Early Vintage Computer Buses Have Their Influences On Your Computer Today



Early Vintage Computer Buses Have Their Influences On Your Computer Today
The term expansion bus is​ a​ frequent term in​ vintage computer terminology which requires elaboration .​
Much of​ the​ legacy of​ vintage bus systems are in​ our current computer systems today.
To begin with the​ expansion bus is​ a​ data highway for computer data information to​ travel on: the​ bandwidth is​ in​ essence the​ number of​ lanes .​
The bigger the​ bandwidth the​ more data can be sent .​
As examples,​ an​ 8 megabyte bandwidth means that data can be sent in​ 8 bits chunks .​
Our current systems use between 32 bit and now 64 bit bandwidth.
An expansion bus is​ where cards connect to​ the​ computer; Cards have an​ expansion edge,​ which fits snugly into the​ bus much like an​ electrical plug fits into a​ wall socket.
When cards are plugged into the​ bus,​ they communicate with the​ system,​ sometimes through the​ BIOS and others not .​
(The BIOS is​ the​ basic input /output system that tells the​ computer how to​ move data from the​ different components.) the​ 8,​ 16 or​ 32 bit bandwidth is​ an​ important consideration due to​ communication time between the​ cards .​
For example you have a​ 16 bit vintage 286 PC and it​ is​ sending out data at​ 16 bits a: your video card is​ also 8 bits .​
If you have an​ older 8 bit bus,​ such as​ in​ early IBM PCs and clones,​ the​ bus will become a​ bottleneck in​ the​ system; it​ is​ like having a​ 4 lane highway connected to​ another 4 lane highway by way of​ a​ 1 lane road .​
At most times regardless of​ the​ faster 4 lane highway traffic will be slow – limited by the​ single lane connection road.
There were basically 3 types of​ expansion bus available in​ vintage computers: ISA,​ MCA,​ EISA systems.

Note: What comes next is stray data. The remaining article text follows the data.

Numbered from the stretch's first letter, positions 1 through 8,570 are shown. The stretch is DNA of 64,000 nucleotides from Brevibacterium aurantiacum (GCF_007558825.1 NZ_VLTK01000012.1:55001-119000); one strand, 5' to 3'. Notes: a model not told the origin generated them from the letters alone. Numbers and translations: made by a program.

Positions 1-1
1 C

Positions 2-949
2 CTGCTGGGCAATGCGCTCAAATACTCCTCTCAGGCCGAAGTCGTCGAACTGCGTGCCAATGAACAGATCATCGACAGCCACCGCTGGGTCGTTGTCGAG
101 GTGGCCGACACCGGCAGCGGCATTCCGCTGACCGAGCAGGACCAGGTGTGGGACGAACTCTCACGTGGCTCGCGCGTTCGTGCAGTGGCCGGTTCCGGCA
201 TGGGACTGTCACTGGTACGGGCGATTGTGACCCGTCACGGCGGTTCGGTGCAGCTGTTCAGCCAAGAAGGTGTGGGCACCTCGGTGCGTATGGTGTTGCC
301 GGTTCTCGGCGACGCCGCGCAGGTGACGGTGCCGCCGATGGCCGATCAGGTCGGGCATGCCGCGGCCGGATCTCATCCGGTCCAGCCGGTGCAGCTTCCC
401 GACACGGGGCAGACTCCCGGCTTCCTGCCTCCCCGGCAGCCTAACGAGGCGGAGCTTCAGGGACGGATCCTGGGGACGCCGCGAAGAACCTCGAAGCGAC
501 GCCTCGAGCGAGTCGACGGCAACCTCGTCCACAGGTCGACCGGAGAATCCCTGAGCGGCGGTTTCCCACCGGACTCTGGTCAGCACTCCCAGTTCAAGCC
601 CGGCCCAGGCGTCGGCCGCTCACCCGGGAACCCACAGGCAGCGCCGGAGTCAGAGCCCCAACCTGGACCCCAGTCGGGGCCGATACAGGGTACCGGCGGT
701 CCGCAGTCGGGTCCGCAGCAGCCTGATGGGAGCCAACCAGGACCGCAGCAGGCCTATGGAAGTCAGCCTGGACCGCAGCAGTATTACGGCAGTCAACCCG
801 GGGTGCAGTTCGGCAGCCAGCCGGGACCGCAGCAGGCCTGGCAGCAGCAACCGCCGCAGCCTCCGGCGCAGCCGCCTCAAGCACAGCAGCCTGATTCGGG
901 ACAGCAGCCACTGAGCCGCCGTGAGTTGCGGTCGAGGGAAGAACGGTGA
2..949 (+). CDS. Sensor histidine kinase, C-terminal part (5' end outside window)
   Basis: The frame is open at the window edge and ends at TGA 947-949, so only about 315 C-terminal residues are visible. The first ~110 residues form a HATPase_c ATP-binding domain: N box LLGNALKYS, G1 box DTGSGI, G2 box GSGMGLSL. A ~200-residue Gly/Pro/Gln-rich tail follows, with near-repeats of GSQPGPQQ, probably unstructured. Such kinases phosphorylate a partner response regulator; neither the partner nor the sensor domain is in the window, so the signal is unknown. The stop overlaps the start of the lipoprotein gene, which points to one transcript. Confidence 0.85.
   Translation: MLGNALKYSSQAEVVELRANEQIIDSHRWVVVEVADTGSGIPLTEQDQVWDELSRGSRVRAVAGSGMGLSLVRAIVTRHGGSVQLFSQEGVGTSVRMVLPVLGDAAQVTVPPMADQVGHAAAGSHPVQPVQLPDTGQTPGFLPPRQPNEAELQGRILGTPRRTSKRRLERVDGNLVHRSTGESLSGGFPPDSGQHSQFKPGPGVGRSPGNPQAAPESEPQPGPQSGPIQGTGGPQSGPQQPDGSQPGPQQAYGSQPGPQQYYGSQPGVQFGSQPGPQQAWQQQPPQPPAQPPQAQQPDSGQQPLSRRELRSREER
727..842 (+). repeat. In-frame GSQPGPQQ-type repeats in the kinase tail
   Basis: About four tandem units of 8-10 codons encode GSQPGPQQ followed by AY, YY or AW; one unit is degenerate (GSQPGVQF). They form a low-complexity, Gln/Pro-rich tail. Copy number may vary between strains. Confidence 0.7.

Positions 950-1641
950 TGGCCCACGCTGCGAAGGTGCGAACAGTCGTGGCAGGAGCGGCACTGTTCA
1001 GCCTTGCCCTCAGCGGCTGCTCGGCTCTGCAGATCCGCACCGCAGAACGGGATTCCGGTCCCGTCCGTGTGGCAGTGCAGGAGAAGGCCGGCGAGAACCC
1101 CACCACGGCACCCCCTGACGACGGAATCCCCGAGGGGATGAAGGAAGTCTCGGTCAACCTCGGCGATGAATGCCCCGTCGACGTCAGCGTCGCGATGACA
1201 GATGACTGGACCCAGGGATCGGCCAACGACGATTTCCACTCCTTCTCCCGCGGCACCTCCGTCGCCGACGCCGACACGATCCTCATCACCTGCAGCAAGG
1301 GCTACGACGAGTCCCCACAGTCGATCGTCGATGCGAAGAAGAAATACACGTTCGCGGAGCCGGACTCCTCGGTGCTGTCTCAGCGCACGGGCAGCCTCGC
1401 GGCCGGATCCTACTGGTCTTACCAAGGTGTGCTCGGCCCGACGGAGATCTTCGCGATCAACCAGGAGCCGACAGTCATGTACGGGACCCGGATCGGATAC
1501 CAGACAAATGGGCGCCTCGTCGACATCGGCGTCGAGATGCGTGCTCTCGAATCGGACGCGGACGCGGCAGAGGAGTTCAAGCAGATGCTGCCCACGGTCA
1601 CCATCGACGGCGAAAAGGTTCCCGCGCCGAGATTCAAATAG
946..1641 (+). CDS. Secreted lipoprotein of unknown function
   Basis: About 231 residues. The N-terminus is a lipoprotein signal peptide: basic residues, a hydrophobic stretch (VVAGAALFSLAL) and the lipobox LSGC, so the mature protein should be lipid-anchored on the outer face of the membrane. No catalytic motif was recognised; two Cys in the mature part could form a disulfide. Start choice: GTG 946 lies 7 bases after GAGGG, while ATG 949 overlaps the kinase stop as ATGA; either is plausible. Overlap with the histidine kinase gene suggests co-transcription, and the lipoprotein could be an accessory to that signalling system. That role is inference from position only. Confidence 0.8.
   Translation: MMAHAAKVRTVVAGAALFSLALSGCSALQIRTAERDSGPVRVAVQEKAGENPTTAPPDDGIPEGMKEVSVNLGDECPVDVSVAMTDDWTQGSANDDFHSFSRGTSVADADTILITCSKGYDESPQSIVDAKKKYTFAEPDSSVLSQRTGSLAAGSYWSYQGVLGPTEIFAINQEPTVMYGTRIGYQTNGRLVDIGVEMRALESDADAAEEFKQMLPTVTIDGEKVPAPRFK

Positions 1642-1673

Each early development in​ major ways paved the​ way for the​ later systems which indeed we​ take for granted today .​
This was both in​ terms of​ hardware and basic concepts in​ our computer systems and technology as​ well as​ computer marketing that we​ take for granted today as​ simple basic facts of​ life without any consideration due.
Basically the​ newer buses offered increased performance over the​ older technology buses.
The basic explanations of​ the​ buses are as​ follows:
The 3 bus standards to​ note were Industry Standard Architecture (ISA) .Micro Channel Channel Architecture (MSA) and Extended Industry Standard (EISA) bus systems.
Industry Standard Architecture (ISA) .​
This was the​ original AT bus also called an​ ISA bus .​
It was the​ original 8 bit IBM PC bus which was bumped up to​ 16 bits at​ some point in​ its later development .​
Fine for a​ 16 bit 286 or​ very early 386 computers
Micro Channel Architecture (MSA) .​
This was an​ early 32 bit bus system which was not received well but set the​ stage for an​ industry consortium of​ the​ major non IBM computer manufacturers ( at​ the​ time referred to​ as​ the​ Group of​ Nine) to​ develop the​ EISA standard bus.
Extended Industry Standard Architecture (EISA) .​
The EISA bus standard was a​ standard of​ its own right which was 32 bit,​ included bus mastering and importantly remained compatible with previous older expansion cards .​
32 bit systems were first to​ incorporate in​ later 386 systems .​
The 486 line solidified and standardized the​ 32 bit systems in​ the​ established software of​ the​ day.
Backward compatibility at​ the​ time was a​ novel new concept which has remained an​ important consideration in​ the​ computer industry.
EISA slots would accommodate both the​ ISA and EISA expansion slots to​ allow hardware upgrades,​ However the​ EISA expansion boards would be of​ little advantage and would seldom work in​ the​ older ISA expansion slots.
On the​ other hand the​ Micro Channel setup was not backward compatible .​
On the​ one hand the​ Micro Channel developers were free to​ initiate new radical changes in​ computer development and hardware which would have allowed for major new useful features in​ computer software .​
However owners of​ previous systems would have been left with then obsolete vintage useless hardware which would have been of​ no use and certainly little financial value.
Hence there was a​ lot of​ resistance to​ the​ Micro Channel bus setup.
It died a​ lingering death with its legacy living on​ in​ the​ aspirations of​ features offered in​ future developments and standards.
Thus the​ die was set for future hardware standards and software function as​ well as​ standard computer marketing concepts that we​ take for granted like mother’s milk today.





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